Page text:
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I'm trying to use GCD as a replacement for dozens of atomic properties. I remember at WWDC they were talking about that GCD could be used for efficient transactional locking mechanisms.

In my OpenGL ES runloop method I put all drawing code in a block executed by dispatch_sync on a custom created serial queue. The runloop is called by a CADisplayLink which is to my knowledge happening on the main thread.

There are ivars and properties which are used both for drawing but also for controlling what will be drawn. The problem is that there must be some locking in place to prevent concurrency problems, and a way of transactionally querying and modifying the state of the OpenGL ES scene from the main thread between two drawn frames.

I can modify a group of properties in a transactional way with GCD by executing a block on that serial queue.

But it seems I can't read values into the main thread, using GCD, while blocking the queue that executes the drawing code. dispatch_synch doesn't have a return value, but I want to get access to presentation values exactly between the drawing of two frames both for reading and writing.

Is it this barrier thing they were talking about? How does that work?

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you might find that atomic properties work just as well and that you dont need to refactor your code. –  deleted_user Sep 27 '12 at 1:37

2 Answers 2

up vote 4 down vote accepted

This is what the async writer / sync reader model was designed to accomplish. Let's say you have an ivar (and for purpose of discussion let's assume that you've gone a wee bit further and encapsulated all your ivars into a single structure, just for simplicity's sake:

struct {
  int x, y;
  char *n;
  dispatch_queue_t _internalQueue;
} myIvars;

Let's further assume (for brevity) that you've initialized the ivars in a dispatch_once() and created the _internalQueue as a serial queue with dispatch_queue_create() earlier in the code.

Now, to write a value:

dispatch_async(myIvars._internalQueue, ^{ myIvars.x = 10; });
dispatch_async(myIvars._internalQueue, ^{ myIvars.n = "Hi there"; });

And to read one:

__block int val; __block char *v;
dispatch_sync(myIvars._internalQueue, ^{ val = myIvars.x; });
dispatch_sync(myIvars._internalQueue, ^{ v = myIvars.n; })

Using the internal queue makes sure everything is appropriately serialized and that writes can happen asynchronously but reads wait for all pending writes to complete before giving you back the value. A lot of "GCD aware" data structures (or routines that have internal data structures) incorporate serial queues as implementation details for just this purpose.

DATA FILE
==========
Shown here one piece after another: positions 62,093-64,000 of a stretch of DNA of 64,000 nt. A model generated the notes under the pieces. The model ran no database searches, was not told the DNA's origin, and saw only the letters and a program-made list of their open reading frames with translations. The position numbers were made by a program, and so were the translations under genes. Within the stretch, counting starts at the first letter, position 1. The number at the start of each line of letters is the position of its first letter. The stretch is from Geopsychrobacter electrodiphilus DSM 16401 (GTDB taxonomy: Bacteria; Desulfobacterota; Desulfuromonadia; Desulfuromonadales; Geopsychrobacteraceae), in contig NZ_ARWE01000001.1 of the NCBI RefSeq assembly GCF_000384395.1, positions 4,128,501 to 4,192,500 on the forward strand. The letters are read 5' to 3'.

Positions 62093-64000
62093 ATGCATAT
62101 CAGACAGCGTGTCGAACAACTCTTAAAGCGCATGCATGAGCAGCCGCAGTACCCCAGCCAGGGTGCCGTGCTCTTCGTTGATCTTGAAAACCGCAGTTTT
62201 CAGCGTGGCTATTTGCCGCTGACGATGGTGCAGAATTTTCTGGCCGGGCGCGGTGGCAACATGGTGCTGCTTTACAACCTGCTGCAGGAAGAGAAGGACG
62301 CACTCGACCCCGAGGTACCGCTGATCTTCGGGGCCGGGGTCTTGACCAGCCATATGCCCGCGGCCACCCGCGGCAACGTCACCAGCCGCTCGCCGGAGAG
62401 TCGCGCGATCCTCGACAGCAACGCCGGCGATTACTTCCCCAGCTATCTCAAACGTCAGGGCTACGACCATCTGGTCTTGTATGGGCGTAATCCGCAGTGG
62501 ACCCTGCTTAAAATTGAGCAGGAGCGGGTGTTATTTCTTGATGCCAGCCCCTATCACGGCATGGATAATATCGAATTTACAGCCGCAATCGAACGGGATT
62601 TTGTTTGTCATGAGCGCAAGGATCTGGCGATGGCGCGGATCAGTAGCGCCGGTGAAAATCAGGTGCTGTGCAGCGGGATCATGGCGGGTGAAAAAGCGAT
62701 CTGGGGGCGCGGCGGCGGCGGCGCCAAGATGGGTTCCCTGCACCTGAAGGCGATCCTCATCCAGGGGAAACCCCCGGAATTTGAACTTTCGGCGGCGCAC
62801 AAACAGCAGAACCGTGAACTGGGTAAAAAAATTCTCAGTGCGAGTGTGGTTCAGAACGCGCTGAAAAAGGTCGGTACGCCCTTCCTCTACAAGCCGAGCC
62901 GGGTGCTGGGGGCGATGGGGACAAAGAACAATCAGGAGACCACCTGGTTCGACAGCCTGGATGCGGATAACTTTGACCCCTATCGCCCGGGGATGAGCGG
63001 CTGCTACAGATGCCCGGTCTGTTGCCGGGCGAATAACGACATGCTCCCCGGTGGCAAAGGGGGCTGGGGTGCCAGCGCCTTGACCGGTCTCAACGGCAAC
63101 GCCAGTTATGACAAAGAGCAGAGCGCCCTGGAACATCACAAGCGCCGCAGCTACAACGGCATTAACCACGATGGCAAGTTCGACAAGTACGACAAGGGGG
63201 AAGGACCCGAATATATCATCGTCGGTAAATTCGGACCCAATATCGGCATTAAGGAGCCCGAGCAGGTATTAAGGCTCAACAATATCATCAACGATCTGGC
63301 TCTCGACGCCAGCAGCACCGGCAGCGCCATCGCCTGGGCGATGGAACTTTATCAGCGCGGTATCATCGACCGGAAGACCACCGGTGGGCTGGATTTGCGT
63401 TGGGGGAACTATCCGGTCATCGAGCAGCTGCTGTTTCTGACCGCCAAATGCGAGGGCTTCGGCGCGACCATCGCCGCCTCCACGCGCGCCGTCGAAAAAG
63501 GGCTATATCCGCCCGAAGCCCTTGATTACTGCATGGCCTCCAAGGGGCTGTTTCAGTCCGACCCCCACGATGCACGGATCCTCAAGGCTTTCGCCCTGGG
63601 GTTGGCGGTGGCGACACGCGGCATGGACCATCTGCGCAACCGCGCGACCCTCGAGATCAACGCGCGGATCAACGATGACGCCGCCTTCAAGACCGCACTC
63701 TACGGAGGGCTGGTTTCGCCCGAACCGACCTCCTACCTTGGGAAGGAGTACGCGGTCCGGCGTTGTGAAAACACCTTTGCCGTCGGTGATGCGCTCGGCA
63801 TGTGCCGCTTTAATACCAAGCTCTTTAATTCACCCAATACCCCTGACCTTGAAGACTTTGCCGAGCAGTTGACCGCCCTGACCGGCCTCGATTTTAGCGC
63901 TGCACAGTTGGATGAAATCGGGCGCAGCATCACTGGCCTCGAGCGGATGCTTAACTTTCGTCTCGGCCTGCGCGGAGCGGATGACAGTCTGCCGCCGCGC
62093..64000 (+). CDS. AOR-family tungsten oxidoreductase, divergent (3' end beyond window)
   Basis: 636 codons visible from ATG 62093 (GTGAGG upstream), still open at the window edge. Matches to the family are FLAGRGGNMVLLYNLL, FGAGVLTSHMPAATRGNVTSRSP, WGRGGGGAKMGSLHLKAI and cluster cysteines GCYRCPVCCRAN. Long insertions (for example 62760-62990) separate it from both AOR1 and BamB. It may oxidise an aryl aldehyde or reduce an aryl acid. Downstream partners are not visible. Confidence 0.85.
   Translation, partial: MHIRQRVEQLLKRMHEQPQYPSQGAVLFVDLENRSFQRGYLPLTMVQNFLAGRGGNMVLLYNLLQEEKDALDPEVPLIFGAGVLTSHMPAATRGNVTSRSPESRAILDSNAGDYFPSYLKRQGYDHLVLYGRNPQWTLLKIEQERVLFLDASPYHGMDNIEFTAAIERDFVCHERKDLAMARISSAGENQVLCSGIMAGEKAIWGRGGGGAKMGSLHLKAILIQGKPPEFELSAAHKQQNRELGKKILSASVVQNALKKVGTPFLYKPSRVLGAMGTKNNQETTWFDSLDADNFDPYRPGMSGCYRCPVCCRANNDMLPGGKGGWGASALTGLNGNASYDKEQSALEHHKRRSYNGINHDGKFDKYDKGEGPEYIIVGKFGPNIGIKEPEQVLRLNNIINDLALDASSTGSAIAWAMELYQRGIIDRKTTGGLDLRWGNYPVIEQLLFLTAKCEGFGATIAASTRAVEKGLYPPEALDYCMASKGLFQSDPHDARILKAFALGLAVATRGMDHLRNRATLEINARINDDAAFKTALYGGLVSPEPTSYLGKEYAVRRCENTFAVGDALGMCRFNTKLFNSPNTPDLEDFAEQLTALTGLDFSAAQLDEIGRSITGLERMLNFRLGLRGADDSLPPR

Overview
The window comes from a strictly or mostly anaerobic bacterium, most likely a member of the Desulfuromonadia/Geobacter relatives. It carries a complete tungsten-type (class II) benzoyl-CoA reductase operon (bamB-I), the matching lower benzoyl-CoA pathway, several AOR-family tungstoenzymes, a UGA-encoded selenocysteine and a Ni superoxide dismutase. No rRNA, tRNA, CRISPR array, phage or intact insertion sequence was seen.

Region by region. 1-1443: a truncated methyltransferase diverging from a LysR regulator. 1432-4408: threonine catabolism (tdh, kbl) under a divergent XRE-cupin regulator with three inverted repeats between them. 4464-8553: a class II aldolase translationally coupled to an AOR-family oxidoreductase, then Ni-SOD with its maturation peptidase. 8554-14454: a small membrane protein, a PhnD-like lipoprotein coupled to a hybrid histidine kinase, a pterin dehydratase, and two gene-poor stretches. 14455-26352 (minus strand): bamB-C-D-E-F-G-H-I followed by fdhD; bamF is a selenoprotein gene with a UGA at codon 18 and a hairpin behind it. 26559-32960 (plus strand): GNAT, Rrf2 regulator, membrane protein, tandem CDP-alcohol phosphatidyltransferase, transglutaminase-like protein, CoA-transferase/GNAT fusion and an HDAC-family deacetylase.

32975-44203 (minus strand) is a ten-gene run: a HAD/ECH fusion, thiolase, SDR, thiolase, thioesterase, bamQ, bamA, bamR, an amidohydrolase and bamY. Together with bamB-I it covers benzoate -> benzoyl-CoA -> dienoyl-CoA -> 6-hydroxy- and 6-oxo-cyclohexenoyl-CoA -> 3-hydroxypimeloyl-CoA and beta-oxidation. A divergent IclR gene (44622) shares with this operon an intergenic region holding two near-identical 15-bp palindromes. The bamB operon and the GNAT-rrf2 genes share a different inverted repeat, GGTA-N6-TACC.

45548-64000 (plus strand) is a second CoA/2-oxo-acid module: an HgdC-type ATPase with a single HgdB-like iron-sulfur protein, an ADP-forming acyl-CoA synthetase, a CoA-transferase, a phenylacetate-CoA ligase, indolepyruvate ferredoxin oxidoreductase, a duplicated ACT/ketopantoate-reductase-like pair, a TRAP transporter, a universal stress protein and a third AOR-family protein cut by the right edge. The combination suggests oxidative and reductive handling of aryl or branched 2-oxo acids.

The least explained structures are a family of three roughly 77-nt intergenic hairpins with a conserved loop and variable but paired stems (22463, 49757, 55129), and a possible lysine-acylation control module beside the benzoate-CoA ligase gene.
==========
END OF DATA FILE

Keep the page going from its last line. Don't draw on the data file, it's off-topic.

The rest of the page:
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dispatch_sync allows you to specify a second argument as completion block where you can get the values from your serial queue and use them on your main thread.So it would look something like

    //execute a block

        //use your calculations here

And serial queues handle the concurrency part themselves. So if another piece is trying to access the same code at the same time it will be handled by the queue itself.Hope this was of little help.

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I can't see the second argument in your code example. Is it supposed to be a dispatch_async inside the dispatch_sync block, or an argument to dispatch_sync? Also, if you call dispatch_async: after the initial dispatch_sync returns, the changes written back in the second block aren't there yet, since it's async. Or am I missing the point? –  Proud Member Sep 26 '12 at 19:53
sorry about the second argument part...I meant the dispatch_async/dispatch_sync...And I didnt get "the changes written back in the second block aren't there yet, since it's async"? You run the dispatch_sync block which will make sure you have the values for the next async block.But as I said the second block is the completion block it can be async or sync...Usually I use async as it gives a better user experience or sync if the code resides in any of my initial routines. –  Andy Khatter Sep 27 '12 at 3:43

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